There were fifteen steps leading down to the next level of the cavern. The steps were narrow but not especially steep. The chamber at the bottom of the stairs was much larger than the room above and yet it showed the same tool marks on the walls. I figured the caverns had once been some sort of mine. I stood at the bottom of the stairs and shined the lantern around the cavern. Amazingly, the chamber I stood in appeared to be the entry hall of a house constructed underground. The walls behind me and to my right were tool gouged rock; the eight foot tall partition walls ahead and to the left were white-washed plaster. There was a door in both the front and left hand wall.

I found the first body in a bedroom; it was the second room I entered. The mummified elderly woman was dressed in a white gown and laid out as if for burial on an ornately carved sleigh-bed.

I found the second body in a room right off the bedroom that was obviously a man’s office. The room had a single bed tucked against one wall; a large desk dominated the center of the space. An elderly man was sitting in a chair slumped over the table. He was also mummified, his skin stretched like dark parchment over his skeleton. Next to his right hand was familiar looking revolver. It was a superior weapon that bore a striking resemblance to my own Colts. Next to the pistol was a leather bound ledger.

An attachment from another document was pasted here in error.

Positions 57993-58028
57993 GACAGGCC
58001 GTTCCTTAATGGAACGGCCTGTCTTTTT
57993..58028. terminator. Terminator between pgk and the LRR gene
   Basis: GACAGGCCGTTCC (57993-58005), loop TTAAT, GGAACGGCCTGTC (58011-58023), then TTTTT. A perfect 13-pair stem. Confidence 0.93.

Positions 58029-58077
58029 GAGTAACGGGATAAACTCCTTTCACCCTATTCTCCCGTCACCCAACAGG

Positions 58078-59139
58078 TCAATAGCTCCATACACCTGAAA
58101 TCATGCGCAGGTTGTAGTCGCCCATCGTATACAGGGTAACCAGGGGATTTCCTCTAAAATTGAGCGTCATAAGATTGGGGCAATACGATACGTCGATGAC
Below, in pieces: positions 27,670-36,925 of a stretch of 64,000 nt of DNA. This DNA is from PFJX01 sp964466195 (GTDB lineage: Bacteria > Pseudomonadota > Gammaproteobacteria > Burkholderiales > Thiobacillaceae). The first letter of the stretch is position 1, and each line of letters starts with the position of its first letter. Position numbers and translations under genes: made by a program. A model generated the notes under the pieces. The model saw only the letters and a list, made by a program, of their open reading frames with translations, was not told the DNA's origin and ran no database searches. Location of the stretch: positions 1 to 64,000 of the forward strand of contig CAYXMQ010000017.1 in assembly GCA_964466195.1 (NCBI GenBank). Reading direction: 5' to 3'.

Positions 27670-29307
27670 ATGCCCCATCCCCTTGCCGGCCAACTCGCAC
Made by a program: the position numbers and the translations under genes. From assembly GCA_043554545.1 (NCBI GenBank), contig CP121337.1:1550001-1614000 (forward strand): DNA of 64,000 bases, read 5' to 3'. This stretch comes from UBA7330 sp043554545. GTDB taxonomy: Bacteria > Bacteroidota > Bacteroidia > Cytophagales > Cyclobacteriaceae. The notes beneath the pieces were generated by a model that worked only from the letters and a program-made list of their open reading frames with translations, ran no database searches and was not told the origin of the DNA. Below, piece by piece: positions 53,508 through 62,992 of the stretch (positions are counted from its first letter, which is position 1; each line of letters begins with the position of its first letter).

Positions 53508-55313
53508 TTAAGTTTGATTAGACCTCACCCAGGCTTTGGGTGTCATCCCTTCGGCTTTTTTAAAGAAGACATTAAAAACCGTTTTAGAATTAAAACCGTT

I left the man in his eternal peace and shined the light around the room. A glass faced gun cabinet immediately reflected the beam from my light. Holding the beam steady on the cabinet, I walked over to it and pulled open the door. Inside the cabinet were a version of a Winchester model 1866 repeating rifle and a beautiful double-barreled fowling piece. Hanging on a hook in the cabinet was a well worn belt with a holster attached to it. A pistol that matched the one on the table was sitting on a shelf above the rifles, along with some gun cleaning supplies and a few tin containers.